The thing to understand is that Goats will always be in my bookmarks, and since I run a browser that makes it trivially simple to open all the bookmarks in a folder in separate tabs, Goats is always going to be staring me in the face in the morning, be it updated or no.
Today it was updated for the first time in a considerable while, complete with a working link to a new/old strip (more about which in a moment), as after a long hiatus where creator Jon Rosenberg¹ has been concentrating on the many worlds that are the natural outgrowth of the second half of Goats run, it’s coming back. It’s not back just yet, though, so a trip to the Wayback Machine is in order.
The “ten years ago” that Rosenberg mentioned in his tweet was the start of a storyline that introduced a new character that caused the old Goats storylines of beer, silly mayhem, and more beer, to transmogrify into something resembling vaguely-firmish sci-fi, rooted in various many-worlds hypotheses and imminent apocalyptic crunchtimes². A few strips later, Rosenberg introduced such cartoon fancies as color and backgrounds, and a creative swtich closed and he piled weirdness upon weirdness at a rapid pace for a good six and a half years.
Like many artists, Rosenberg is filled with self-loathing, particularly as regarding his own older work; from personal experience, this extends on a sliding scale to about 18 months ago — anything more recent than that is okay, and anything before is utter shit. Thus, I’m not surprised that if you click around a little on the new placeholder page, you’ll find a redrawn version of that ten-years-ago strip which is lookin’ mighty fine³. That generalized dislike of older work also means that I don’t hold out hope that the first six and a half years of Goats will be his first priority. For those wishing a refresher on the early strips, knock yourself out.
- Speaking of websites, the troubles over at Sinfest persisted at various times from about the 30th of October to this morning (at times, even the forums, which had provided a path to comics when the main site was buggered, were unavailable; it appears to be back at the present time, but on the off chance it runs into difficulty again, people have reported good outcomes by browsing to http://22.214.171.124/~sinfest/.
- There’s a nice meditation on one of the advantages of webcomics from Dave Kellett today over at Sheldon:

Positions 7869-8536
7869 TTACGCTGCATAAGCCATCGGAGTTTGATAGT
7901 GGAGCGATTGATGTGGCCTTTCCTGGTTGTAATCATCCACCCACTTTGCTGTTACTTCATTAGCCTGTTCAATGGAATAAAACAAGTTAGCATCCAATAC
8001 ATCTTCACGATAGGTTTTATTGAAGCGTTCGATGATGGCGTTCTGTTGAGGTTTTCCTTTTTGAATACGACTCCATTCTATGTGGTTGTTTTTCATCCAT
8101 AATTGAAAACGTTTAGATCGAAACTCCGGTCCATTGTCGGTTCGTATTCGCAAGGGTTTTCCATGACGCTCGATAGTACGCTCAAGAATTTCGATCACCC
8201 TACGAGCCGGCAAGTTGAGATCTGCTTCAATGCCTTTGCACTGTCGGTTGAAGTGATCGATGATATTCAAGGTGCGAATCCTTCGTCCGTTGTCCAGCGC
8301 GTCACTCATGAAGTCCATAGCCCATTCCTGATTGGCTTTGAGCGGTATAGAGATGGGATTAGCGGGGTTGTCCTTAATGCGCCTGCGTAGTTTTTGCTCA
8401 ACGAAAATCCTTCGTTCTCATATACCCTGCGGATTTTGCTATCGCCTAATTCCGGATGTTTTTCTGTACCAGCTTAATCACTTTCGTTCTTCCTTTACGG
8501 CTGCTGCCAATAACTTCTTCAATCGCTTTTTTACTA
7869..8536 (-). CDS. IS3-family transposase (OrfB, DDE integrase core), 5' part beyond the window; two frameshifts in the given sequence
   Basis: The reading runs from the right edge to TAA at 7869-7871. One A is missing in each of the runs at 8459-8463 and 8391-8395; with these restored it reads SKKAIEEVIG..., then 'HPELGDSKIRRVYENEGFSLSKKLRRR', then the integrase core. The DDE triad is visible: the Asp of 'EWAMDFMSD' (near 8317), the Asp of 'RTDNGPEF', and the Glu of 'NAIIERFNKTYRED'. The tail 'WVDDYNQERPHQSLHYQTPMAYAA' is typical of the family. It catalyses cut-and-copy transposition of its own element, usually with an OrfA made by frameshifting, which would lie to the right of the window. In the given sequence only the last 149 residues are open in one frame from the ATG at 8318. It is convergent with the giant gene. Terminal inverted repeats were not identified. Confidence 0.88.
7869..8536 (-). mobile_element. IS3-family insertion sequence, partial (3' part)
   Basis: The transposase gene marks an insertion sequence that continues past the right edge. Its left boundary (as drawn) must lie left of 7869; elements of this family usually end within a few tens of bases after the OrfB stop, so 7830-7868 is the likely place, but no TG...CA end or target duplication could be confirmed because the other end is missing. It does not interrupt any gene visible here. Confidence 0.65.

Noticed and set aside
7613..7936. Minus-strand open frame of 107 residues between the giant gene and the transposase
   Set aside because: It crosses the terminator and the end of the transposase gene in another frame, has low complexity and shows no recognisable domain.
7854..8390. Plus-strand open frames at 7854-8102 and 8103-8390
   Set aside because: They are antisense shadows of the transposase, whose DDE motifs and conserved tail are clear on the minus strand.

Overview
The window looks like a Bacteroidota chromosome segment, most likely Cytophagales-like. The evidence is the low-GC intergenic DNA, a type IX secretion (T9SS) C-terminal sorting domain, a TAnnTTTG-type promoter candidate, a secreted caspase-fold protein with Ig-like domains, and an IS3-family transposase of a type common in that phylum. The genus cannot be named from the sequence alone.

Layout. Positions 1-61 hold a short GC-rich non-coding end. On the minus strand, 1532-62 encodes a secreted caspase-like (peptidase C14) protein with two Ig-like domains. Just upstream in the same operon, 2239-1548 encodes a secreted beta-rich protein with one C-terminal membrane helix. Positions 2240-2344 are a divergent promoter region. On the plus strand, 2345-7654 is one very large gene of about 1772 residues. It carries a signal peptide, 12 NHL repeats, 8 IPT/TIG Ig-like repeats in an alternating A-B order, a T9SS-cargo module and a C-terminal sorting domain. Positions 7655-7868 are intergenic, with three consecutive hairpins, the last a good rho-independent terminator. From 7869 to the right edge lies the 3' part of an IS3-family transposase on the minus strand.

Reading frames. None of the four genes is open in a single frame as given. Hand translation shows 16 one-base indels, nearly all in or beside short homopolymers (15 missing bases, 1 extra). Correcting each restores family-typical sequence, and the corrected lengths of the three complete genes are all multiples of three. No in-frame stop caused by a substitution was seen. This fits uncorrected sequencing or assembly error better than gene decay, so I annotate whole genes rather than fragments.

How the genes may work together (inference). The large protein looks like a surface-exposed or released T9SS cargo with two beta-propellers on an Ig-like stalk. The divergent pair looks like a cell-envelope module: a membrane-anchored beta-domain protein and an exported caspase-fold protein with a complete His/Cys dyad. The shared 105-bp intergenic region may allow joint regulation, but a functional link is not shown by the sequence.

The single greatest thing I love about webcomics is that you’re not wed to one format, one way of doing things, or one style of communication. So, for example, Sheldon has had lovely character arcs, fun adventure arcs, pokes at literature or pop culture, non sequitorial children’s literature, fake magazines, nods to pre-War comic strips, post-war industrial films, and the surreal.
Or, as we see today, editorial cartooning. Editorial cartooning that doesn’t require every element of the page to be labeled, even.
- Might be burying the lede a little, but I often put the big news item at the end of the update, so deal with it. News comes to me from the good folks at :01 Books that they’ve locked in Faith Erin Hicks for a three-part graphic novel series, which is good news for everybody that likes good comics.
The Nameless City will center around the children of conquerors and conquered, looking to reconcile their lives with each other’s culture, and (because you gotta have an overarching obstacle if you’re gonna have a trilogy) foil a conspiracy that threatens all. It’s not going to be out until 2016, so look for serialization to start on the :01 website in two, two and a half years.
Oh, yeah, and it looks gorgeous. Years in advance, I’m calling it: these books will be must-buys.
¹ Here’s that disclaimer: I am an internet opnionmonger pretty much entirely because of Jon Rosenberg, who also owns my soul. He gave Fleen its name and domain, has for intervals provided hosting, and has provided more help than I can recount. Keep all of that in mind as you read anything I write about him so nobody feels like I’m trying to pull a fast one, ‘kay?
² The original plan would have tied things into the Mayan Calendrical Endtimes of Aught-Twelve, but other priorities presented themselves.
³ And, since I started writing, more strips have joined it.